In a culture renowned for its pulsating urban districts, emblazoned with imagery selling lifestyles of every sort, it’s strange that it has taken this long for the first book dedicated to Japan’s graffiti movement to surface. The argument, say the writers, is that graffiti arrived relatively late – only by the early 1990s when young people headed to the US and encountered hip hop did this global subculture start transforming the sprawling suburbs of Tokyo and Osaka. The book’s title, RackGaki, is a pun on rakugaki, the Japanese name for graffiti, and the American term for ‘racking’ (stealing) spraycans, giving a nod to its roots. Of all the Japanese graffiti ‘writers’, usefully catalogued here by city and by ‘crew’, most prefer to tag using English lettering, only experimenting with the pictorial forms of Japanese characters occasionally – there being less international praise for indecipherable Eastern scripts. Having said that, there’s certainly a unique aesthetic that characterises the animated faces and decorative swirls in these tags, throw-ups and huge collaborative production pieces. Most effective is how the book shows off a vastly different side of Japan to the images we are used to seeing – Tokyo’s suburban fabric of crumbling concrete and motorway underpasses comes to life thanks to these street scribblers, a far cry from the skyscrapers of Shinjuku.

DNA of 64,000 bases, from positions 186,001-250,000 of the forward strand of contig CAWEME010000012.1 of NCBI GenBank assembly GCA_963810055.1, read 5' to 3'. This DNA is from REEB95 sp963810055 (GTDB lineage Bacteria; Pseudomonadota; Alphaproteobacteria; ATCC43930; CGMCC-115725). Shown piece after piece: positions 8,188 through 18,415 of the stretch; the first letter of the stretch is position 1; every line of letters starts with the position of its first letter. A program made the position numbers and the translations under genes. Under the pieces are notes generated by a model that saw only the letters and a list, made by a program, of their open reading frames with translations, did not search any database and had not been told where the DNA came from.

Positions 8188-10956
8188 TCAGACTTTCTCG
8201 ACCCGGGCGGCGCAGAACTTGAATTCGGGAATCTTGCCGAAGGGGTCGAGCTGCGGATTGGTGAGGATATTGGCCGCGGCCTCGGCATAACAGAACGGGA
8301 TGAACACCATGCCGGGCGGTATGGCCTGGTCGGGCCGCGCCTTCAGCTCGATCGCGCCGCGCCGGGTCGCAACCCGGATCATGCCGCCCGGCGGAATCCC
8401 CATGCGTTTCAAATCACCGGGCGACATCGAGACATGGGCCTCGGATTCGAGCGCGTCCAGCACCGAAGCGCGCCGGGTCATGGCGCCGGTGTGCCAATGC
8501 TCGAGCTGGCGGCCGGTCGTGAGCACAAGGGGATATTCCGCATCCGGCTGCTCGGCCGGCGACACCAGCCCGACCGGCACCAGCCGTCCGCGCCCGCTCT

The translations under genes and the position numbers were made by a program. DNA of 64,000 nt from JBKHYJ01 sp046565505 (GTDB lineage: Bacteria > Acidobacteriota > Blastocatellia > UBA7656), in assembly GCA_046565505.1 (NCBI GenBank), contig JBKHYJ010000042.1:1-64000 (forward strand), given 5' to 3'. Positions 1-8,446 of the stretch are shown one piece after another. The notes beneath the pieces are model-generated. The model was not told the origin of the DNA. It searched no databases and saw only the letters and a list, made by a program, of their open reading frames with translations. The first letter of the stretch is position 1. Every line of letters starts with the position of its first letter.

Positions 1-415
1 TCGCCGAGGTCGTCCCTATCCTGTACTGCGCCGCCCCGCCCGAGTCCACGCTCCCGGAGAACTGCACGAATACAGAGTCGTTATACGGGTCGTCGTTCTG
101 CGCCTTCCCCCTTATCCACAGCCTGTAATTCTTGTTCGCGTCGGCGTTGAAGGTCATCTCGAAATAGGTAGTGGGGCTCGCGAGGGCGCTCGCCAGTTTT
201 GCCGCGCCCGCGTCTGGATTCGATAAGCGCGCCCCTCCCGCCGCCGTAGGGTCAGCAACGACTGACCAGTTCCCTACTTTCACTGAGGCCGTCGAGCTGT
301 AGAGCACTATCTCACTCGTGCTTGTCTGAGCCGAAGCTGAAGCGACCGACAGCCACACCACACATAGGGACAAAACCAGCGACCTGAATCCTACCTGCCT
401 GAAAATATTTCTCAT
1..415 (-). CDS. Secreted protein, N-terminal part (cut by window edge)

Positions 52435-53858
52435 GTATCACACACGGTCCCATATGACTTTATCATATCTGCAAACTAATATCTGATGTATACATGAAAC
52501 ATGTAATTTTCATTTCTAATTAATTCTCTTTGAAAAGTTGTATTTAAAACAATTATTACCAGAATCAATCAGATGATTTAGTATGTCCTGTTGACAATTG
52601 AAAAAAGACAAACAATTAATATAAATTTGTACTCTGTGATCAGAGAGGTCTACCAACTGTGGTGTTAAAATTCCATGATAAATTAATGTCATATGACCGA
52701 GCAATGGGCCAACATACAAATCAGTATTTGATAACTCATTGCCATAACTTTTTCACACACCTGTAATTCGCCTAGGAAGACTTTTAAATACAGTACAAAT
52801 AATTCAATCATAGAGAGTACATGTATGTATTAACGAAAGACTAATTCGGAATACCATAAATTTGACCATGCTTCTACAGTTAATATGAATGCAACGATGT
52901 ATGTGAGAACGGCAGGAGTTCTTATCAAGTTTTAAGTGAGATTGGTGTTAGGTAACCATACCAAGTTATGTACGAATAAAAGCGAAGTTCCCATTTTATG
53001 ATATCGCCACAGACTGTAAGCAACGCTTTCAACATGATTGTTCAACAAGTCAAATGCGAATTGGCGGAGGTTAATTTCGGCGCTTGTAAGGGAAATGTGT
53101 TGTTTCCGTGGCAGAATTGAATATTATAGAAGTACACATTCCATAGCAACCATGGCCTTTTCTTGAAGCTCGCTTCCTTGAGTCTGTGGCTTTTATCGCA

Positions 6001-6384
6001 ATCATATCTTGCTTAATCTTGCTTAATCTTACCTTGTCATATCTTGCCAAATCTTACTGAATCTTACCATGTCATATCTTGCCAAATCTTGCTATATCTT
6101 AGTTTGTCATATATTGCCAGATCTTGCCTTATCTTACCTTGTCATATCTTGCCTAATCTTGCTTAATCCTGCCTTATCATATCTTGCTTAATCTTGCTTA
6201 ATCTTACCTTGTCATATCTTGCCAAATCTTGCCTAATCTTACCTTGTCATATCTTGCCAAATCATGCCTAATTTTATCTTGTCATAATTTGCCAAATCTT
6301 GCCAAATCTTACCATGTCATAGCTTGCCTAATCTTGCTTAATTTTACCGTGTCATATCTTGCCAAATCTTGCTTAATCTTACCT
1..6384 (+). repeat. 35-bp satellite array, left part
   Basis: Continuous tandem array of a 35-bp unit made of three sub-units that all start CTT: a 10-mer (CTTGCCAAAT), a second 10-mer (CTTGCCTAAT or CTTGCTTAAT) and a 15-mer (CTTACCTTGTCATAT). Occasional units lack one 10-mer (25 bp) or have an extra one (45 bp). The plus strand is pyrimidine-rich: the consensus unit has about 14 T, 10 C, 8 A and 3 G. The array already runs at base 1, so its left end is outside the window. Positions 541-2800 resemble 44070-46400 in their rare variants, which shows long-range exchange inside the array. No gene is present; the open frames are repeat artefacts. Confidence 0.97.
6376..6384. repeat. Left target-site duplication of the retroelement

RackGaki is published by Laurence King. An exhibition with live painting runs from 10-20 May at Stolenspace, The Old Truman Brewery, 91 Brick Lane, London E1